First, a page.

UEFA Champions League - Why Does Neymar's Foot Fracture Require Surgery?
Why DID they Rest him for three Days?
Paris Saint Germain's forward, Neymar, sustained both a foot and ankle injury in a game against Marsielle on Sunday, February 25th. Initially thought to be a sprained ankle, further x-rays revealed a fracture of the the superstar attacker's fifth metatarsal bone. Neymar's injury would have been diagnosed with a simple x-ray. He most likely had a CT scan as well, which gives the greatest detail of a fractured bone but is not always necessary. Preliminary reports stated that he was under strict medical protocol for three days until a joint decision was made to proceed with surgical repair of his broken foot. The "medical protocol" most likely was simply keeping him from putting any weight on the foot while waiting for the final decision. Honestly, the three day rest treatment was more of a formality, as it was very unlikely that anything would have changed in his clinical status in that short time period of time.
Why does Neymar's injury require surgery?
In addition to the sprained ankle, Neymar most certainly has a Jones fracture. A Jones fracture is a fracture of the fifth metatarsal bone at a very specific location called Zone 2 at the base of the fifth metatarsal. The area of the injury is known for having poor blood supply compared to the other areas of the bone and does not heal as well. Due to the blood supply issue, the Jones fracture has a higher chance of developing non-union at the fracture site, which will dramatically prolong recovery and return to play. In non-competitive athletes, if there is not significant separation of the fracture site, it is reasonable to attempt to treat these fractures without surgery. The individual will likely need to be non-weight bearing for 4 to 6 weeks in a cast and then progressed to protected weight bearing for another 4 weeks. Full return to play would be expected in 8 to 12 weeks. Admittedly, the non-surgical treatment of this fracture is a controversial topic as treatment protocols vary. The dilemma for a competitive athlete is that you could go through a non-surgical protocol and still not have complete healing. Therefore, it is a distinct possibility that if Neymar did not have surgery now, he could have needed it in 8 to 12 weeks when the fracture did not heal. This is likely the discussion that the medical staff was having during the three days after the injury.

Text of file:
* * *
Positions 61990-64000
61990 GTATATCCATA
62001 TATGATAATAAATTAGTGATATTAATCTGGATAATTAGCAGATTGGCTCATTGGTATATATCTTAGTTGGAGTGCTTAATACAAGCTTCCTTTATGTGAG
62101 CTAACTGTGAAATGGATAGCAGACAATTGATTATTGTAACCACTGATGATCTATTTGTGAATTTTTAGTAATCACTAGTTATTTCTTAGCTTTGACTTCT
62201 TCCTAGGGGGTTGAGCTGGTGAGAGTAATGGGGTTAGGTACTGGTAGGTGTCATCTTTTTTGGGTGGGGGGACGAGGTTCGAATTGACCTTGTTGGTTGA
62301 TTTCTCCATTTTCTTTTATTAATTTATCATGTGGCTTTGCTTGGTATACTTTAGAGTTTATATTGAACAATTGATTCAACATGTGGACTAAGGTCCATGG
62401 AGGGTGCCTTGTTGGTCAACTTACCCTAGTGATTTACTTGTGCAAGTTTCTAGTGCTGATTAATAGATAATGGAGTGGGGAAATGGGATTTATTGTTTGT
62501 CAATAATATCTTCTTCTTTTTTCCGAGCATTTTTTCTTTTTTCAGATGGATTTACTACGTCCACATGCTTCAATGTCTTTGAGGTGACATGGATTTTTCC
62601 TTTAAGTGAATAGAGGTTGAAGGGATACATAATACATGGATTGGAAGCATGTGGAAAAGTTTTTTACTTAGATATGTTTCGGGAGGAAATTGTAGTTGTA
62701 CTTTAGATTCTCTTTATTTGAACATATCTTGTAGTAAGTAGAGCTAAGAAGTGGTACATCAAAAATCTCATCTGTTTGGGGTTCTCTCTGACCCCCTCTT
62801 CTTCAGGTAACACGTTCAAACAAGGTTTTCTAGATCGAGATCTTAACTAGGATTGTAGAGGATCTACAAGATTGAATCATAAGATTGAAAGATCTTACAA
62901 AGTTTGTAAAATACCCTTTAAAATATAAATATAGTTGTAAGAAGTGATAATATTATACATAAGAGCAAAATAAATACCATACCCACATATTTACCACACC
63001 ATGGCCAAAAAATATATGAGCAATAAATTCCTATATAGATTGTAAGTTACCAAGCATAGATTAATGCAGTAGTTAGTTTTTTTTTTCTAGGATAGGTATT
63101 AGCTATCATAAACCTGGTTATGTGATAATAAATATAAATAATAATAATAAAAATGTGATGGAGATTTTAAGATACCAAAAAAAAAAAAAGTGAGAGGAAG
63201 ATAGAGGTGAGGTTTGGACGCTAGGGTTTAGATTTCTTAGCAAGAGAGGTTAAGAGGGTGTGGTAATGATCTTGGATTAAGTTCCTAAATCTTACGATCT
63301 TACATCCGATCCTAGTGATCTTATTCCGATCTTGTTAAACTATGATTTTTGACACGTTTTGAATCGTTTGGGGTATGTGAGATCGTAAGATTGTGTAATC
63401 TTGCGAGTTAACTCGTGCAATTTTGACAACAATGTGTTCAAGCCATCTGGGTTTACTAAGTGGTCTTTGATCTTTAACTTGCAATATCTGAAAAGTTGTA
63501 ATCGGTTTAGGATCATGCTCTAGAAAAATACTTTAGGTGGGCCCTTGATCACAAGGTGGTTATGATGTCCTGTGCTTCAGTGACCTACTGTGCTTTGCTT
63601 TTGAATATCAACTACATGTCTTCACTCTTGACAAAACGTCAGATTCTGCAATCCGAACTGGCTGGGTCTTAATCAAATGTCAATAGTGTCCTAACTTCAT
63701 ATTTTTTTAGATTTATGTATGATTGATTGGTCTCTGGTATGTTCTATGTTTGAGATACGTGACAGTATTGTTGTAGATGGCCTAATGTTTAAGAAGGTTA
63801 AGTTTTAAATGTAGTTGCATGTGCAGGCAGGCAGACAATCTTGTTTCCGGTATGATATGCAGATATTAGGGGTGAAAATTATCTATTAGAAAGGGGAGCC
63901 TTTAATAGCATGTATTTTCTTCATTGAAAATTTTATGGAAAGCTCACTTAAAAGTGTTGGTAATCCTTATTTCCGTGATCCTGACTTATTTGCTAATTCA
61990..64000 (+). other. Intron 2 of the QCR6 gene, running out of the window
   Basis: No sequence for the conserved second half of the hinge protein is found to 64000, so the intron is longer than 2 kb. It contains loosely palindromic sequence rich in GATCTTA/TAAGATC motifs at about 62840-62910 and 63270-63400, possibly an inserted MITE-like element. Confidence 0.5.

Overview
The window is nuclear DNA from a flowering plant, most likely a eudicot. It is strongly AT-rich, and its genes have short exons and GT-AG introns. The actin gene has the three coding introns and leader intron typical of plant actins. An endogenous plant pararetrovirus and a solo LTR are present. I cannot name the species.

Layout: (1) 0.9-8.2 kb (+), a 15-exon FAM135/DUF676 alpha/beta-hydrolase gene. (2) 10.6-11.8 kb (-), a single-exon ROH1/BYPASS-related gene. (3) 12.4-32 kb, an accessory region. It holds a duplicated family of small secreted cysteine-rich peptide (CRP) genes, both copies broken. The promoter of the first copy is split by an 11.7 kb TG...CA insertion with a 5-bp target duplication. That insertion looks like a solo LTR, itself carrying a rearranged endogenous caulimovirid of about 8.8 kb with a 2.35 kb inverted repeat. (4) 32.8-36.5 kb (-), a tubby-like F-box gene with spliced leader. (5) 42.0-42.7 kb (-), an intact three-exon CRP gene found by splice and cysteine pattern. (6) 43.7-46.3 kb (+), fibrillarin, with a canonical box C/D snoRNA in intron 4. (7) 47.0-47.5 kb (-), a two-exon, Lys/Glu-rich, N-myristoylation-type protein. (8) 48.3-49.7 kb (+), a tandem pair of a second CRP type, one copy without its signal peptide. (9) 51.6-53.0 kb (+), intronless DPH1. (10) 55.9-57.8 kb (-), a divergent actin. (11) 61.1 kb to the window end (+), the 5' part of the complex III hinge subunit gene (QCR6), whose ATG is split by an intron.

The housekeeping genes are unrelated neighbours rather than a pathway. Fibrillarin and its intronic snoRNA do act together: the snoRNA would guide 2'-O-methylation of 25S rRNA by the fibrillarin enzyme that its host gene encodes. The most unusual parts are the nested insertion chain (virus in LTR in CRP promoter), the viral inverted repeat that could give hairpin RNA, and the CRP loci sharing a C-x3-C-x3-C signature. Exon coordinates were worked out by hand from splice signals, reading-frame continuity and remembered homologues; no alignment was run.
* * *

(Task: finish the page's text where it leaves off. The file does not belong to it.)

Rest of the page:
What is Neymar's Return to Play?
Surgical treatment of the Jones fracture involves a surgical screw placed into the fifth metatarsal, in order to tightly hold the fracture together and ensure proper healing. The other benefit of the screw fixation would be to allow greater strength of the bone at the time of return to play. In general, competitive athletes with surgical screw fixation of a Jones fracture, look to return at around 8 weeks. I think that a 6 week return would be theoretically possible but quite ambitious and risky in this situation.
ANATOMY OF FIFTH METATARSAL BONE
ZONE CLASSIFICATIONS OF FIFTH METATARSAL BONE
A Jones Fracture is located in Zone 2 of the fifth metatarsal. This are of the bone has relatively diminished blood supply compared to the other areas of the fifth metatarsal bone. Fractures in this area are considered high risk and may need surgical repair especially in competitive athletes.